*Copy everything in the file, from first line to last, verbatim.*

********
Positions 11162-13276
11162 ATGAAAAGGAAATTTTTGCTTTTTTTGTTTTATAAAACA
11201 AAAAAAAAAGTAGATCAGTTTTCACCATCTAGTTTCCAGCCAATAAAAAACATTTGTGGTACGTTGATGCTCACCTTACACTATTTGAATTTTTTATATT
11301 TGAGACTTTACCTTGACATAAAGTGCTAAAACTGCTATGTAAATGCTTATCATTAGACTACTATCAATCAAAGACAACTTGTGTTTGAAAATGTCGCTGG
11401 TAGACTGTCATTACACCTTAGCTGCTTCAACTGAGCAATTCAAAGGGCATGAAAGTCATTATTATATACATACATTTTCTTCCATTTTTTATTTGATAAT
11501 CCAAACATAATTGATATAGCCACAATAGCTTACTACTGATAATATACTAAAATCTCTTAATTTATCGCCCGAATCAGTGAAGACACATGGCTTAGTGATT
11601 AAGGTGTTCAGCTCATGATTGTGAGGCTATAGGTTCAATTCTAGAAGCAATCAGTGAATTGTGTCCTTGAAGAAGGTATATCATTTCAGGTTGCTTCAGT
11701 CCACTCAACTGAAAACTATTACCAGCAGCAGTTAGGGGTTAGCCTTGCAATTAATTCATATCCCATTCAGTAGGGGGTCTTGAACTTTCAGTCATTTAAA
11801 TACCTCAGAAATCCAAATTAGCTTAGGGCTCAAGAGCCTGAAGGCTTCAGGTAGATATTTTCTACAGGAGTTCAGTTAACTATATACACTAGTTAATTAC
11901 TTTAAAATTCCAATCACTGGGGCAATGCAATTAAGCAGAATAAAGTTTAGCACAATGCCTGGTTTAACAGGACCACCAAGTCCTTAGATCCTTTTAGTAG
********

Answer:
Positions 11162-13276
11162 ATGAAAAGGAAATTTTTGCTTTTTTTGTTTTATAAAACA
11201 AAAAAAAAAGTAGATCAGTTTTCACCATCTAGTTTCCAGCCAATAAAAAACATTTGTGGTACGTTGATGCTCACCTTACACTATTTGAATTTTTTATATT
11301 TGAGACTTTACCTTGACATAAAGTGCTAAAACTGCTATGTAAATGCTTATCATTAGACTACTATCAATCAAAGACAACTTGTGTTTGAAAATGTCGCTGG
11401 TAGACTGTCATTACACCTTAGCTGCTTCAACTGAGCAATTCAAAGGGCATGAAAGTCATTATTATATACATACATTTTCTTCCATTTTTTATTTGATAAT
11501 CCAAACATAATTGATATAGCCACAATAGCTTACTACTGATAATATACTAAAATCTCTTAATTTATCGCCCGAATCAGTGAAGACACATGGCTTAGTGATT
11601 AAGGTGTTCAGCTCATGATTGTGAGGCTATAGGTTCAATTCTAGAAGCAATCAGTGAATTGTGTCCTTGAAGAAGGTATATCATTTCAGGTTGCTTCAGT
11701 CCACTCAACTGAAAACTATTACCAGCAGCAGTTAGGGGTTAGCCTTGCAATTAATTCATATCCCATTCAGTAGGGGGTCTTGAACTTTCAGTCATTTAAA
11801 TACCTCAGAAATCCAAATTAGCTTAGGGCTCAAGAGCCTGAAGGCTTCAGGTAGATATTTTCTACAGGAGTTCAGTTAACTATATACACTAGTTAATTAC
11901 TTTAAAATTCCAATCACTGGGGCAATGCAATTAAGCAGAATAAAGTTTAGCACAATGCCTGGTTTAACAGGACCACCAAGTCCTTAGATCCTTTTAGTAG